us tools that allow for more effective teaching of writing'' (p. 41). But if
grammar study makes us more effective teachers of writing, would that
not then make our students better writers? That is, if we teach writing
more effectively, does that not logically imply that our students are
becoming better writers? And if it is grammar teaching that is leading
us to be more effective teachers of writing, what is it about the
teaching of grammar that is helping us to be better teachers but is not
helping our students to become better writers--indeed, is actually
harming them in the process? None of this makes one bit of sense. I
think this illustrates the difficulty one gets into when one tries to adopt
the prevailing anti-grammar dogma and still teach and believe that
grammar is important. The transparent attempt to dismiss grammar
from the writing classroom, so blatant in the work of the anti-
grammarites of the past 40 years, is surprising to find in one who
otherwise champions the value of grammar in so many ways.

One might also quibble about other minor things, such as Williams's
choice of the grammars that he reviews. There is nothing wrong with
emphasizing tradition, phrase structure, T-G, and cognitive grammar.
But one might also wonder why he does not include other worthwhile
approaches, such as Halliday's systemic functional grammar. Though
perhaps not as well known as the others, it offers at least as much
promise for systematic and analytical understanding of English,
especially from a discourse point of view.

However, none of these criticisms negates the fact that The Teacher's
Grammar Book, 2nd Edition is in most ways an excellent work of
scholarship, one that will serve and benefit English and language arts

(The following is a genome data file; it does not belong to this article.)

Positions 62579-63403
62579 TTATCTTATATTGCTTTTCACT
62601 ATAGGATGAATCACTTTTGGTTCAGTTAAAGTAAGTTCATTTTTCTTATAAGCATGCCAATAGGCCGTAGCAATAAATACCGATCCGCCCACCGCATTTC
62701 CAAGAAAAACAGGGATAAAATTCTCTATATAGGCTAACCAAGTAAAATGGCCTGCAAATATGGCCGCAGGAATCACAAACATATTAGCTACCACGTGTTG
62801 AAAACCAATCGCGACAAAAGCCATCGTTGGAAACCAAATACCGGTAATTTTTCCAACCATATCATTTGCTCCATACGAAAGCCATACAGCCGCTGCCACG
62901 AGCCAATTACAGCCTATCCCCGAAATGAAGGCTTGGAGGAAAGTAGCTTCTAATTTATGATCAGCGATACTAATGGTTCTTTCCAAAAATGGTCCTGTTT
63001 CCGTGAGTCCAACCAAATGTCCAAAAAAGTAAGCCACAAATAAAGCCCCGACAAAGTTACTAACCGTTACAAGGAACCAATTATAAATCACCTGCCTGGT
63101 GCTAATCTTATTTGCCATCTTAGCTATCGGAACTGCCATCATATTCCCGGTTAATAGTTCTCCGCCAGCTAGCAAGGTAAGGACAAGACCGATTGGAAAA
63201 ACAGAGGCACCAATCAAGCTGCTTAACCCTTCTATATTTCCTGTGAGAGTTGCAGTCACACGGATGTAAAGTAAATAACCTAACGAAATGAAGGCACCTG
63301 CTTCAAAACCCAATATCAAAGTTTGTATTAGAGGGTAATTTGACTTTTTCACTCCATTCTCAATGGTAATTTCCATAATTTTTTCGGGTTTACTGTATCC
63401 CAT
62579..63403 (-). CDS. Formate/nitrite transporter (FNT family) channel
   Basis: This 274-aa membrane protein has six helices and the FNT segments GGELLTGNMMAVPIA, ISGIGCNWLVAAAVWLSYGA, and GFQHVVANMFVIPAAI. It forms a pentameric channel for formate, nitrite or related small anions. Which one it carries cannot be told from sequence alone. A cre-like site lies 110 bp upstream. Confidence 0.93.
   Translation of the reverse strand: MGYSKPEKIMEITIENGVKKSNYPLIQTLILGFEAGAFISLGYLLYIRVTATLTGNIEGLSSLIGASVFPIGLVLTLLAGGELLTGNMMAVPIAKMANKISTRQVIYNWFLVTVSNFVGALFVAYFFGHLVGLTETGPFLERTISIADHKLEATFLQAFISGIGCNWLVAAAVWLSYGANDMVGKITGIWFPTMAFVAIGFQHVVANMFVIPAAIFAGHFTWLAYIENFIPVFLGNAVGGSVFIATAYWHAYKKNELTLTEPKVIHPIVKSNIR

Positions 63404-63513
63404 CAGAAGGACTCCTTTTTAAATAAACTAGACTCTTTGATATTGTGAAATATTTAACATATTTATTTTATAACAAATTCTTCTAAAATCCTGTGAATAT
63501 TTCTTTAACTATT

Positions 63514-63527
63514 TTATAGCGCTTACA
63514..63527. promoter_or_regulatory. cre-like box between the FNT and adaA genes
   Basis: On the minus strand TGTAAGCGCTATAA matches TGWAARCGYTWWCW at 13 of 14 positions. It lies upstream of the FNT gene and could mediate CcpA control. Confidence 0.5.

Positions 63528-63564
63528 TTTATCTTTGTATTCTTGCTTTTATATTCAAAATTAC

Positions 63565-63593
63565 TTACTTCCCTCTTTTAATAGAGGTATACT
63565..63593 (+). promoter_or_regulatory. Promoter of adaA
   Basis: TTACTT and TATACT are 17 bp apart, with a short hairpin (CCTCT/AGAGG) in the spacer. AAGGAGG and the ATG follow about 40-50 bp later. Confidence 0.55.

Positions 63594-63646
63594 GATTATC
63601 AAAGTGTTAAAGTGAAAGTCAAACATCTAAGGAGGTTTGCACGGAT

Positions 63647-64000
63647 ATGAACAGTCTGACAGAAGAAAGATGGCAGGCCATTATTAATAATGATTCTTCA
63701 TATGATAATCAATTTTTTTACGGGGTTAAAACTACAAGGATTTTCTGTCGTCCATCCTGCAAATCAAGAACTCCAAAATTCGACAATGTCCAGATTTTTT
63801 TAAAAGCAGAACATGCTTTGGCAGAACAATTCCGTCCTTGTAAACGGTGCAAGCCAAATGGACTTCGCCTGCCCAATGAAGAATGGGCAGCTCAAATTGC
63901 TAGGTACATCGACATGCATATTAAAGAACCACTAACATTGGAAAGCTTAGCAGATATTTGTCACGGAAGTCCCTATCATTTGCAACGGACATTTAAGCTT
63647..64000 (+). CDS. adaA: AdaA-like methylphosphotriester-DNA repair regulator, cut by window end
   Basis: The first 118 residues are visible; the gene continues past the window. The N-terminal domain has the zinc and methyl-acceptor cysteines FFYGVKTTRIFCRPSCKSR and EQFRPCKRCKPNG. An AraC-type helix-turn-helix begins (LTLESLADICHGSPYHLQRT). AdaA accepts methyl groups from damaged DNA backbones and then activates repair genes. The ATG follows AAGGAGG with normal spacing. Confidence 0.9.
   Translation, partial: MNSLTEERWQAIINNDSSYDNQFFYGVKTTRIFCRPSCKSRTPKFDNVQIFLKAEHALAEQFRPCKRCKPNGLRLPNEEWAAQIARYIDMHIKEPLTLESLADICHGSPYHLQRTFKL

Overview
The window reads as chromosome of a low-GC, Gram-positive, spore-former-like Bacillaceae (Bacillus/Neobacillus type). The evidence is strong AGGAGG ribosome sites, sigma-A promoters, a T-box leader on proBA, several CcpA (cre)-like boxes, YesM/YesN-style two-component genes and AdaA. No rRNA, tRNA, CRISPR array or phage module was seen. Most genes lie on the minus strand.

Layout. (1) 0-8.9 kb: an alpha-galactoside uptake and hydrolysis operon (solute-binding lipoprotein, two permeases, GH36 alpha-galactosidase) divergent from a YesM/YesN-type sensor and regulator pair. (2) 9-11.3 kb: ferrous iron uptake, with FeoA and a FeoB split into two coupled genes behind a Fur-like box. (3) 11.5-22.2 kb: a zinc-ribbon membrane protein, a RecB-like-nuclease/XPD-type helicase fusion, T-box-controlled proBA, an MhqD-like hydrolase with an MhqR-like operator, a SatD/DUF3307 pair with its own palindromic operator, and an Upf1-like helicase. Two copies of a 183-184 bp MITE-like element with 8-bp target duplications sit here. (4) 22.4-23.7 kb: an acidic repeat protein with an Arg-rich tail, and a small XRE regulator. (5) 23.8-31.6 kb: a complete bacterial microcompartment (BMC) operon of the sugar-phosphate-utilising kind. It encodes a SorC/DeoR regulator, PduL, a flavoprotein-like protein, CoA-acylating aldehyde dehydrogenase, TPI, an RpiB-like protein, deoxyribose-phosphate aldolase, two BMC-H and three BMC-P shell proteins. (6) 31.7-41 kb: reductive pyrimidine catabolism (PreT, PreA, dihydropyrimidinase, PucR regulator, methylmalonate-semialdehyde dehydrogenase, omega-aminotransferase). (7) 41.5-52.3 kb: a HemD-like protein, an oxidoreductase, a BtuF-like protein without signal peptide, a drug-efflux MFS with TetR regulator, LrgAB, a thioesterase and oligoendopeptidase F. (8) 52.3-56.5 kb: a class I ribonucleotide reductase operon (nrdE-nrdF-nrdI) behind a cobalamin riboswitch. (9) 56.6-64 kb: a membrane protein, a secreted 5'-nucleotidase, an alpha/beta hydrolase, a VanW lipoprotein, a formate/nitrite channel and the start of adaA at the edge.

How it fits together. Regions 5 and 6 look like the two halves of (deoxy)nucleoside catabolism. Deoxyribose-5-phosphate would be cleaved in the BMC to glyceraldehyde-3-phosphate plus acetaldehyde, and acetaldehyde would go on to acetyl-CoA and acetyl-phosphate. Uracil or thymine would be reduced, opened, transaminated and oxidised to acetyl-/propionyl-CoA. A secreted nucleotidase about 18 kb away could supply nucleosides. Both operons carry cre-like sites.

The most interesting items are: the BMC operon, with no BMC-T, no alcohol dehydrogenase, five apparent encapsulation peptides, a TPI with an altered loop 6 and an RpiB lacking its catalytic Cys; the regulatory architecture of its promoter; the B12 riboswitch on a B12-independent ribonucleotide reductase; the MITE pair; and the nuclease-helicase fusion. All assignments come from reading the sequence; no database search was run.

teachers of all levels training and knowledge. As such it deserves a
wide audience.

REFERENCES

Braddock, R., Lloyd-Jones, R., & Schoer, L. (1963). Research in
written composition. Champaign, IL: National Council of Teachers of
English.

Connors, R., & Lunsford, A. (1988). Frequency of formal errors in
current college writing, or Ma and Pa Kettle do research. College
Composition and Communication 39, 395-409.

Halliday, M., & Matthiessen, C. (2004). An Introduction to Functional
Grammar. 3rd ed. London: Arnold.

Harris, R. (1962). An experimental inquiry to the functions and value
of formal grammar in the teaching of English, with special reference to
the teaching of correct written English to children aged twelve to
fourteen. Unpublished doctoral dissertation, University of London.

Hillocks, G. (1986). Research on written composition: New directions
for teaching. Urbana: IL: National Conference on Research in English.

Tomlinson, D. (1994). Errors in the research into the effectiveness of
grammar teaching. English in Education 28(1), 20-26.
 
ABOUT THE REVIEWER:
ABOUT THE REVIEWER


Tim Hadley is a Ph.D. candidate in Technical Communication and
Rhetoric at Texas Tech University (USA), where he has taught
courses in English composition and technical writing. His research
interests include writing pedagogy and the teaching of grammar and
style in conjunction with writing.